In 1990, Pakistani economist Mahbub ul Haq and Indian Nobel laureate Amartya Sen launched the first ever Human Development Report (HDR), published by the United Nations Development Programme (UNDP).
The opening lines of the 1990 report, written by Haq, explain the reason for its existence: “People are the real wealth of a nation. The basic objective of development is to create an enabling environment for people to enjoy long, healthy and creative lives.
“This may appear to be a simple truth. But it is often forgotten in the immediate concern with the accumulation of commodities and financial wealth.”
In the latest report, “Beyond income, beyond averages, beyond today” released in December 2019, the HDR highlights the narrow view most institutions have with regards to measuring inequality.
In the report’s foreward, UNDP administrator Achim Steiner said traditional approaches to examining inequality almost exclusively focused on economic measurments.
“But societies are cracking under the strain of this assumption, and while people may protest to keep pennies in their pockets, power is the protagonist of this story: the power of the few; the powerlessness of the many; and collective power of the people to demand change,” he said.
This view is mirrored in the latest Oxfam International report, “Time to care”, released near the end of 2019 and which explores the vital role of women and children in global care jobs.
While both reports respond to different concerns, they both reach the same conclusion: inequality is one of the biggest problems facing humanity.
According to Oxfam, only 2,153 people had more wealth than 4.6 billion people. The richest 22 men own more wealth than all the women in Africa.
This gross inequality is entrenched by a social system designed to protect the power of the few at the top, while actively suppressing the majority of people below.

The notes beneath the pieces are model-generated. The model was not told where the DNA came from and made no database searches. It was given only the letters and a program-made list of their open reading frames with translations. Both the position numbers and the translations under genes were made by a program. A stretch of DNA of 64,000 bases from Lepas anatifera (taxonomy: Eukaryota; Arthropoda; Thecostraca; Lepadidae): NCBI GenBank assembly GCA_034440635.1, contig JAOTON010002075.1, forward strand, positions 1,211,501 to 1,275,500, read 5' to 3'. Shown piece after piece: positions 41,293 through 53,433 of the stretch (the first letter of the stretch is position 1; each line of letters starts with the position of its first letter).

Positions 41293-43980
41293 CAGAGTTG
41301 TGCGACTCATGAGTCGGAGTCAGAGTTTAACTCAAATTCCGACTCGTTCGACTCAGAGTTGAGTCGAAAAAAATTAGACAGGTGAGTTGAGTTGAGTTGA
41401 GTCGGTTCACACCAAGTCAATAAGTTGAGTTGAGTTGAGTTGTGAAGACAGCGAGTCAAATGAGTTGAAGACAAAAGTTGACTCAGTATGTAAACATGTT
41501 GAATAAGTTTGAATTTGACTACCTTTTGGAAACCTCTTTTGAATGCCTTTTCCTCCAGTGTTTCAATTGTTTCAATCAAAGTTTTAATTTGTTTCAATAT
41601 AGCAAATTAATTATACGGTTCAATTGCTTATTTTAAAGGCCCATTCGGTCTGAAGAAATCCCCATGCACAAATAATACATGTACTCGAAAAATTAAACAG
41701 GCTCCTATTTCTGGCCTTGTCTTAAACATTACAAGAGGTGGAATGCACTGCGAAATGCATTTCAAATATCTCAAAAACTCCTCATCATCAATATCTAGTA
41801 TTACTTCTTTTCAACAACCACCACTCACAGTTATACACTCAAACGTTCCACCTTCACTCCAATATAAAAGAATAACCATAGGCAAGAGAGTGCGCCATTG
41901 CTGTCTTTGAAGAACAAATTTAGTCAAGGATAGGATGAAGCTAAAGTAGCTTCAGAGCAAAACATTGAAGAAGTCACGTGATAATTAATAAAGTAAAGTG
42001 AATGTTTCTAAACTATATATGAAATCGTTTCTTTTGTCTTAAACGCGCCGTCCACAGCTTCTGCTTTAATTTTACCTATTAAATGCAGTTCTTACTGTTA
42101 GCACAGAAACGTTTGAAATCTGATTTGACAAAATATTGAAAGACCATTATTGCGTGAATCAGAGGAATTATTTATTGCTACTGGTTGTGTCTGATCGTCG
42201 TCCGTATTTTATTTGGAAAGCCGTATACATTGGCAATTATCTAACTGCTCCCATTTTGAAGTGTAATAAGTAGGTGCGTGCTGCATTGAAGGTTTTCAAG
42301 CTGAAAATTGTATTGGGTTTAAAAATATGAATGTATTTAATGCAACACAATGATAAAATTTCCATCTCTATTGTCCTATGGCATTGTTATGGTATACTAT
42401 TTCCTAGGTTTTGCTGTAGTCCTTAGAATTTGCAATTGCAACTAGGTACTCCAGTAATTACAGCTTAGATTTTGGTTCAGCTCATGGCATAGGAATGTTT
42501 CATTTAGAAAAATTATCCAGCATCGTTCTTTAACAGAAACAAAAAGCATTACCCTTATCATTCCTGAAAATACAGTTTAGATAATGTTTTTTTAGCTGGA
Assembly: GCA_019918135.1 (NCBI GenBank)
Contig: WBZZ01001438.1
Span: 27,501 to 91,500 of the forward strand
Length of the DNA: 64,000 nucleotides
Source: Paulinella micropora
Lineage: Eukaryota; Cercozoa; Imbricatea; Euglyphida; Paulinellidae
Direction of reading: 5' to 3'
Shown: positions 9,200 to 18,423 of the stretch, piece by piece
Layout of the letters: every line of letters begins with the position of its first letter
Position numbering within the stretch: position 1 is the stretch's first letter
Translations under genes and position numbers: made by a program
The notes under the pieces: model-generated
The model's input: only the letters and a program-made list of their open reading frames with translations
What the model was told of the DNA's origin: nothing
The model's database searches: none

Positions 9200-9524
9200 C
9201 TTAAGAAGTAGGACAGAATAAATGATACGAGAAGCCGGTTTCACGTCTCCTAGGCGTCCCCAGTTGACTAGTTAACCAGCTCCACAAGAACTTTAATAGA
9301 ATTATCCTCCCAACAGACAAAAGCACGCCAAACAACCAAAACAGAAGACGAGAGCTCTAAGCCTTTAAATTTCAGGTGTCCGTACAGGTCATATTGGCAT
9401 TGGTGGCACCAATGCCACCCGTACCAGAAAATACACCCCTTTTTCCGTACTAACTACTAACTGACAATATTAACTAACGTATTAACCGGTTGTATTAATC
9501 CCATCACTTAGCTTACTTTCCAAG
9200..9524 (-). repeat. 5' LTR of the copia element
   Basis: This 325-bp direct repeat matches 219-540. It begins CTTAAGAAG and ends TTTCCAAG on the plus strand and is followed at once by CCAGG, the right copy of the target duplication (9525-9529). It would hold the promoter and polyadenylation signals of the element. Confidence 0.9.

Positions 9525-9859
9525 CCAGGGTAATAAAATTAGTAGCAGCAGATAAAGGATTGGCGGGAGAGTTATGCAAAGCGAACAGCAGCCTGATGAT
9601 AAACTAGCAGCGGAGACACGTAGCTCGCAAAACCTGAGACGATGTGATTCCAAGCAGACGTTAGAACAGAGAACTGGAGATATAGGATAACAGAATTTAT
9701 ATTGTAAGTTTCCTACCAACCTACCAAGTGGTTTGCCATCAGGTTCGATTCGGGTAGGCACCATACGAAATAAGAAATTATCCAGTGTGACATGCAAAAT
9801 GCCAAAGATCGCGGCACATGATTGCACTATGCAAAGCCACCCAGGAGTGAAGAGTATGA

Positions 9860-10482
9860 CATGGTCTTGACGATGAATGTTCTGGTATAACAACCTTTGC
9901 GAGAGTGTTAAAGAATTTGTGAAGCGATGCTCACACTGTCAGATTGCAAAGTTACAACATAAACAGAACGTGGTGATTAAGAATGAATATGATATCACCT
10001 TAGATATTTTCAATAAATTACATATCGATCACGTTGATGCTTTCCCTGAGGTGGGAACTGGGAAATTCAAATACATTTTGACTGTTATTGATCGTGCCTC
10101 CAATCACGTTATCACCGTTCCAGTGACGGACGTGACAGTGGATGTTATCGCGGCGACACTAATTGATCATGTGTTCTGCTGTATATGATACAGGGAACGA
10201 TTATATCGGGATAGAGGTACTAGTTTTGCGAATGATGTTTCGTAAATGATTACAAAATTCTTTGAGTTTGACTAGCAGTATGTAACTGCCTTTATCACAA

The UNDP report explains: “inequalities start at birth, often even before, and can accumulate over people’s lives”.
Conditions entirely beyond a person’s control – where they are born, their parents’ economic status, race, gender, and so on — play a huge part in determining their chances of success in life.
While it’s true there are cases of someone clawing their way out of poverty to become successful, they are the exception rather than the norm.
As British activist George Monbiot famously said: “If wealth was the inevitable result of hard work and enterprise, every woman in Africa would be a millionaire.”
Worse still, inequality is only going to worsen as the climate crisis continues without any meaningful change in sight.
Oxfam says that as the climate crisis wrecks havoc on local ecosystems, resources will become increasingly scarce.
“For people living in poverty, many of whom are women, this will mean an ever greater struggle to meet their needs and those of their dependents.”
In contrast, those 22 men will be able to just throw money at the problem and avoid the worst effects of the disaster they played a lead role in creating.
Both reports make it clear the world needs to make radical changes at every level of society if we are to have any hope.